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A small business blog featuring tips to help entrepreneurs succeed in the small business world. Topics include family business, human resources, marketing, money, networking, operations, ownership, startup, taxes and technology.
How to Write an Effective Advertisement

Children are often told that thunder is the sound of God bowling in Heaven.

See what I did there? I got your attention, didn’t I? Your first reaction may have been “What does thunder have to do with writing ads?”

The answer: everything.

The first, and most crucial step to writing an effective ad is to seize the reader’s attention with a strong opener — give your ad “thunder” (See, told you). Catching you prospective consumer off guard will inevitably get him to read the entire ad, if nothing else but to see what it’s all about.

Be sure to avoid opening with a question directed at your prospective consumer, as this is highly overdone. However, rhetorical and abstract questions are okay, when used properly. An example of this could be “Why is a square always a rectangle, but a rectangle is never a square?”

Then, create interest by bridging your opening statement to the product you are offering, such as my previous use of “thunder.” Follow by creating desire for your product by stating a problem and showing your product to be the solution. Tune in to the reader’s emotions. The point of your ad is to lure the prospect to contact your business in pursuit of a purchase.

Be sure that the text of your ad is appealing to the eyes by using short sentences and smaller paragraphs. White space is always effective. If you want to use color, be consistent and only use it in one or two places, such as the opening statement and your business’ contact information.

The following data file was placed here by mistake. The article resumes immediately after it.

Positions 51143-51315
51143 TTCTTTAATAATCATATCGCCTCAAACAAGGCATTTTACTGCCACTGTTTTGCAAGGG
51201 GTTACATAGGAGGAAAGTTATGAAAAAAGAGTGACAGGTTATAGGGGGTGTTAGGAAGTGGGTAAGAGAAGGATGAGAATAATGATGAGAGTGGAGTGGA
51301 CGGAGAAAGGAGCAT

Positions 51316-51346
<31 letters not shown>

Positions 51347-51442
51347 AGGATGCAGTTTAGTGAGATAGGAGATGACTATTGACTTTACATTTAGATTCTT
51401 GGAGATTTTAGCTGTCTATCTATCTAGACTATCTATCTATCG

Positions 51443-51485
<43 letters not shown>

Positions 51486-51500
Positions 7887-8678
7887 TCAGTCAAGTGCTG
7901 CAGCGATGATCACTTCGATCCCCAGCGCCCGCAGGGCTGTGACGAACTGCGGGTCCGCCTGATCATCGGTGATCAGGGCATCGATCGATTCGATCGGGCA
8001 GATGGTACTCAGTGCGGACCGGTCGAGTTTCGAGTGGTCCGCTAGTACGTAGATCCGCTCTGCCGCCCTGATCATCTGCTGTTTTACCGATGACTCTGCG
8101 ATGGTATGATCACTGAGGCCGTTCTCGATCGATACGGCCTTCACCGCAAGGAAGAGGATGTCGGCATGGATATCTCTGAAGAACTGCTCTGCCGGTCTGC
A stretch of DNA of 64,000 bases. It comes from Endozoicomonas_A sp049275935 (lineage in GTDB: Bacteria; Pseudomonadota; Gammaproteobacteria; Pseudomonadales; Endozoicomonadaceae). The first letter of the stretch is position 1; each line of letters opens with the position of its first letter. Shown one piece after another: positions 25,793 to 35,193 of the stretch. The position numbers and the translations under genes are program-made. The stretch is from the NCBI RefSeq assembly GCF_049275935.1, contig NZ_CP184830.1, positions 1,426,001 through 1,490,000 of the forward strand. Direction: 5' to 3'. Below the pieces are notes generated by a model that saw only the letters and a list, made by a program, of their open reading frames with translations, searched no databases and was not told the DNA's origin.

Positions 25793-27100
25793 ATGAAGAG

Graphics and pictures are always a plus, as they can be very effective in drawing initial attention to the ad, especially if your ad is one among many. Consider using a font other than Times Roman or Sans, if the option is available, but make sure it is still easy to read. And always remember to continually read and re-read your ad for spelling and grammatical errors. Any such error takes away from all credibility that a brilliantly written ad may have.

Finally, create a closing that connects to your opener. Your closing also needs to state the action you want the prospect to take, whether that be “Call 1-800-THUNDER today” or “Visit our website,” etc. Get feedback from coworkers, family, friends. They resemble your market and will let you know if something isn’t working right.

Still getting writer’s block? Try writing 10-15 opening statements and walk away, leaving them to sit overnight. Come back to them in a day or two and see which one jumps out at you.

And, if you fall short on experience, a great way to practice writing ads is to grab your local paper or telephone book and pick out some bad ads. Dissect them, making notes about why you think they don’t work. Then rewrite them! Not only will this give you confidence in your ability to write a great ad, but it will help you to learn and avoid what doesn’t work.

Finally, test your ad. Give it a week or two and see what revenue it brings in. Once you create an ad that works, stick with it. Keep it in the same format, venue and media type for as long as the ad brings in new calls or visits to your website.

Ad writing is simply an effective sales script on paper with eye catchers. Ads bring prospects to your door or website, but do not seal the deal, so be sure not to rely fully on them. Have an effective sales team in place, ready to transition the prospect from intrigue to consumer. You can even reverse the ad writing process to develop a great sales pitch.

And, always remember that your ad should leave your prospective consumer “thunder-struck.”

Sources:
• Entrepreneur.com: Making your Advertising Message Stand Out
• BellaOnline – Office Site: How to Write Effective Ads
• Hartfelt Promotions: Marketing 101: Writing Ads
• Entrepreneur.com: Ad Writing Made Easy


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By Michelle Cramer
Tuesday, May 24th, 2016 @ 12:01 AM CDT

Marketing |